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Doubtless you have read, in the work of a quaint old com
mentator whose name has been quietly obscuring itself in the rust
of nearly three centuries, these words—"It hath beene the custome
of many men to make their introductions to their bookes, like to
some Grecian Cities gates; so ample, that (as the Prouerbe ranne), their Citie was ready to steale thorow the same.” You and I
who appreciate wisdom--especially if it be a little mouldy, at once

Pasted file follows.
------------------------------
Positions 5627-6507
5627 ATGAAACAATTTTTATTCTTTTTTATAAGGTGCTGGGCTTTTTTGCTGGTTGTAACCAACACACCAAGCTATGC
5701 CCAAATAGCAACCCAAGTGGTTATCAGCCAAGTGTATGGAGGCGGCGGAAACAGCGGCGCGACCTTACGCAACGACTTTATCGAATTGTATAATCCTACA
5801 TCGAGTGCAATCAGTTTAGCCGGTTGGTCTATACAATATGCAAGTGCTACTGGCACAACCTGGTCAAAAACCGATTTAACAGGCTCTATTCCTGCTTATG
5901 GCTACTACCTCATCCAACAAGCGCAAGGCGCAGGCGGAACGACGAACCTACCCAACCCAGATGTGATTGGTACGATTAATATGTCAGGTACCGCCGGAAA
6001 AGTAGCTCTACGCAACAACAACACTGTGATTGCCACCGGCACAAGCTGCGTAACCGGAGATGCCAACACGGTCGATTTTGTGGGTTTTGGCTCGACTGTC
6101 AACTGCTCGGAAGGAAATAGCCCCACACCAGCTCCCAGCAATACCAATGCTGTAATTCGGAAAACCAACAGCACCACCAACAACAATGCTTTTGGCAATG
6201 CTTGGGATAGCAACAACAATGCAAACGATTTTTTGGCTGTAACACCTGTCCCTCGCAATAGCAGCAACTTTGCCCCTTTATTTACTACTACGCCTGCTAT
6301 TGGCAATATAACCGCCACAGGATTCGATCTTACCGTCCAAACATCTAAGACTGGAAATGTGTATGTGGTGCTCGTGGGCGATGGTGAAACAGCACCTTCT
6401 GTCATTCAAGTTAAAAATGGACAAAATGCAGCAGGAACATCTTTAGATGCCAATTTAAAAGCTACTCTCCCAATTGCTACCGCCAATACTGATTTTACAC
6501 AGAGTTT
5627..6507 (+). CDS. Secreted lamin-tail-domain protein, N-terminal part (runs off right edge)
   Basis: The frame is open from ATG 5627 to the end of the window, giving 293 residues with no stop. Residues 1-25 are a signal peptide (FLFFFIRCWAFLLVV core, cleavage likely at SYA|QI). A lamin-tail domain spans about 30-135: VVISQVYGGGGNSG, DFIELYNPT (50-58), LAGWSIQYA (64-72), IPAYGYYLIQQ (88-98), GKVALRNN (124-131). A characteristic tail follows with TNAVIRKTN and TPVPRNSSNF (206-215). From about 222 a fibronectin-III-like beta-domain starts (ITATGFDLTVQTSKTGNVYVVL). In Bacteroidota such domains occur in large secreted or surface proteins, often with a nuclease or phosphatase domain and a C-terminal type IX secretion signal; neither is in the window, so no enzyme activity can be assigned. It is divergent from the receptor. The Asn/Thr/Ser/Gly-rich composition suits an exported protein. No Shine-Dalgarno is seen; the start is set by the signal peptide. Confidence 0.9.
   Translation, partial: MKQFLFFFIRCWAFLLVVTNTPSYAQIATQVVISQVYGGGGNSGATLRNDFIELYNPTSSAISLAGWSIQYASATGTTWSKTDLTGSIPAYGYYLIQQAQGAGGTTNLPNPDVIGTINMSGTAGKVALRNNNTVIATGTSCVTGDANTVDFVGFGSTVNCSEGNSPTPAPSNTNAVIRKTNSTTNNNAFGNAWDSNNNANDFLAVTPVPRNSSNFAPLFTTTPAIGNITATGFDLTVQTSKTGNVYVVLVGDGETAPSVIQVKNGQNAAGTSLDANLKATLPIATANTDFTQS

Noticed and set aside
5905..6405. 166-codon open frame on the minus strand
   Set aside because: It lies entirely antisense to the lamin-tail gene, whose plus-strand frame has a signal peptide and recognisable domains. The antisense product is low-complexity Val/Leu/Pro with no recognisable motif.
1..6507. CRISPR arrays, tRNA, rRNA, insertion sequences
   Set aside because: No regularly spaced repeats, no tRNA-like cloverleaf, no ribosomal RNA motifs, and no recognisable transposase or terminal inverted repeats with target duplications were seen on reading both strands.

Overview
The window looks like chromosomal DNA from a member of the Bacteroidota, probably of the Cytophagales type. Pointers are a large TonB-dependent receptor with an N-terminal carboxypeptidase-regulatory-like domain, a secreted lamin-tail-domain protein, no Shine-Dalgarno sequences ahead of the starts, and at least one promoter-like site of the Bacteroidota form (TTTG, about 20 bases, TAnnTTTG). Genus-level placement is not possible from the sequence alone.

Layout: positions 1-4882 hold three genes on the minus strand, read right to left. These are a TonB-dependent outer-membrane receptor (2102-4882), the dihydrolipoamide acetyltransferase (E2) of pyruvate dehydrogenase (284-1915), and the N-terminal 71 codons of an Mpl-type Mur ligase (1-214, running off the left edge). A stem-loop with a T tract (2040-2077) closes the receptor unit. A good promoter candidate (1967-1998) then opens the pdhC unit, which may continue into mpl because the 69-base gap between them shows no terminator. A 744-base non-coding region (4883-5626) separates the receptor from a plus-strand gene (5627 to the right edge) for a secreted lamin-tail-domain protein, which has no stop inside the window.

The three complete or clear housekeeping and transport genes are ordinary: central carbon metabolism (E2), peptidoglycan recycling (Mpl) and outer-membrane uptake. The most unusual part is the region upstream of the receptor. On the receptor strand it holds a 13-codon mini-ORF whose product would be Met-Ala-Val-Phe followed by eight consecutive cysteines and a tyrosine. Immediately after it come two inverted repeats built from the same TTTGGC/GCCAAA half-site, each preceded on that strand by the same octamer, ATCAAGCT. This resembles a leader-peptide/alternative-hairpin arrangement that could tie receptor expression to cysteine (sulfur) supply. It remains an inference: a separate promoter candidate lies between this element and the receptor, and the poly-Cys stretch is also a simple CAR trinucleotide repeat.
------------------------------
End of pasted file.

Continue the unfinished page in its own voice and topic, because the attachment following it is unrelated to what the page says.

recognized the value of the hint conveyed by that piece of antiquated
orthography. Therefore, to you, the brevity of this preface' will, I
trust, commend the book quite as much as though I had taken the
matter in hand through the length and breadth of a score of pages.
As there is nothing in it worth a smooth-faced prologue, nothing
that would be the better for an apology, and nothing worth review
ing seriously, may I beg leave to present it without any introduction,
except the very excellent designs of Mr. Darley?
CHESTNUT COTTAGE, March 1st, 1856.